Hearing of the Supreme Court’s ruling against the Affordable Care Act‘s contraception mandate should have left me in an optimistic mood – at least that’s what I’ve been told and will be told in emails from conservative organizations and publications.
But I’m not. It’s a small drop of water in a river.
The law should have never been passed. It should have never been signed. It should have never been upheld by the Court. It shouldn’t have even been considered.
I suppose I should be impressed, but why? Because we have such low expectations of our judicial system and accept it’s a broken clock that gets it right at least twice a day?
The mandate was also overruled by a single vote. One person had the ability to affect 320 million people. Yet this not does occur to people or seem a little odd.
I resent the hyped national anticipation which preceded the ruling, like children waiting for their parents to decide behind closed doors whether they will go to Disneyland or Disney World. It’s hard to muster enthusiasm for this ruling when we still have a national debt of $17+ trillion, military bases overseas, undeclared wars, predator drone strikes, and federal intrusion into every aspect of our lives.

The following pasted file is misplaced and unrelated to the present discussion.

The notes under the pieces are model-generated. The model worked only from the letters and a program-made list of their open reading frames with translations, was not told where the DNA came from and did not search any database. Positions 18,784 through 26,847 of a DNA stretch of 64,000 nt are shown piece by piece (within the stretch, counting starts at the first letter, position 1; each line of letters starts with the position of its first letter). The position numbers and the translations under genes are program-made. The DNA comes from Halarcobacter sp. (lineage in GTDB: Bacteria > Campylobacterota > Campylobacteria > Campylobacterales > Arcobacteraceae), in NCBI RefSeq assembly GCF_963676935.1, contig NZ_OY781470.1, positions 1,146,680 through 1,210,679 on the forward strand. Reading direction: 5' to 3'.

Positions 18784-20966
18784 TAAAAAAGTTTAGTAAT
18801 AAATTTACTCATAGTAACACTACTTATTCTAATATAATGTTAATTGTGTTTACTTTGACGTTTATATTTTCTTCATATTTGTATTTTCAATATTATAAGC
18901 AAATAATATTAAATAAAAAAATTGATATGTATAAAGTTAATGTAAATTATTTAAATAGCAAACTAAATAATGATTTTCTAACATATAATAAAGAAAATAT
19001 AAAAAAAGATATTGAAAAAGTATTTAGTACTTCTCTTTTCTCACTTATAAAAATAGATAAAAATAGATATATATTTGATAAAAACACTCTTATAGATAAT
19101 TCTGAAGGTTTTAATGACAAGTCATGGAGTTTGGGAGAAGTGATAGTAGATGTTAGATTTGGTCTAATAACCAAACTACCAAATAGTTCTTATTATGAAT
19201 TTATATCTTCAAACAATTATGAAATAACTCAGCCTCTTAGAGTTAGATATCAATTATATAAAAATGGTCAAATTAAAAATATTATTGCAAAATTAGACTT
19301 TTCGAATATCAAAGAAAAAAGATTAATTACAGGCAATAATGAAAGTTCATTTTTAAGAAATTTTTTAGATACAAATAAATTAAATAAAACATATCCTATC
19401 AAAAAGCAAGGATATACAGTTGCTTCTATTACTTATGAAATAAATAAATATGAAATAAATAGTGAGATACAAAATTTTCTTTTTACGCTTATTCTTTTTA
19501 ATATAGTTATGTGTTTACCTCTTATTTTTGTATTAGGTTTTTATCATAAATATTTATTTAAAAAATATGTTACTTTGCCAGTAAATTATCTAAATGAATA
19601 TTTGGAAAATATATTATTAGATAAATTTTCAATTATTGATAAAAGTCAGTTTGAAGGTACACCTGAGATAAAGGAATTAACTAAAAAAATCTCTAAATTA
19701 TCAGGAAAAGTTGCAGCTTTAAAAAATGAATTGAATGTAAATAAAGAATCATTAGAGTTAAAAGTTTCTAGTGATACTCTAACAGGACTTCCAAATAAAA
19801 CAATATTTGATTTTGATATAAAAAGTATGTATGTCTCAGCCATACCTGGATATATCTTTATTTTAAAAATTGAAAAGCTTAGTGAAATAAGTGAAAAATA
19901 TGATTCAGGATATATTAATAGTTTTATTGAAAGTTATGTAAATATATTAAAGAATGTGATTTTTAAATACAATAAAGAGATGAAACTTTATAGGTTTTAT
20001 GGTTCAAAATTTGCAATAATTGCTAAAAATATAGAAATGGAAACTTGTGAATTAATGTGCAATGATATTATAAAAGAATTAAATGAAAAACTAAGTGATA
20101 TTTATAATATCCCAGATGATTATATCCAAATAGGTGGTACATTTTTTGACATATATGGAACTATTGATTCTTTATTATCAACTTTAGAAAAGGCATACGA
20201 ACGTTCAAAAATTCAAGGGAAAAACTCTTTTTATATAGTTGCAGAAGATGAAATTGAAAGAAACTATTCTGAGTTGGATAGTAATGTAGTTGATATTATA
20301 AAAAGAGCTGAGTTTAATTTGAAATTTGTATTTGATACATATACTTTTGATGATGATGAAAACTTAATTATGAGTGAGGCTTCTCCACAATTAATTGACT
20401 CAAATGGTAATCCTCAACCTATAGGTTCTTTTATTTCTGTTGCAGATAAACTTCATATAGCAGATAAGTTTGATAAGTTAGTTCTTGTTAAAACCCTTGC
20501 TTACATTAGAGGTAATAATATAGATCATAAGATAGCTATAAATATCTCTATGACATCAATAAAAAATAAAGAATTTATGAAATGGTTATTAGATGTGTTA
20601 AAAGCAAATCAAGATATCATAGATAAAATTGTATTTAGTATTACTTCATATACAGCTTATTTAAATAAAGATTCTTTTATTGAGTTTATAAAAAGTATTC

The entire matter is one of property rights. Instead, we are treated to this juvenile spectacle of quasi-paganism and mysticism every time the Supreme Court makes a ruling because we have an assumed premise which allows one group of people to force others to comply with their beliefs.
The observant will note that the hype behind Supreme Court rulings are similar to when the Vatican Conclave choose their new Bishop of Rome, or pope. I’m not a Catholic, but when I hear people around me mock the secret manner in which this decision is made – announced with smoke out of the building – I point out this is no different than how the Supreme Court makes a ruling.
America’s ephors have spoken, citizen.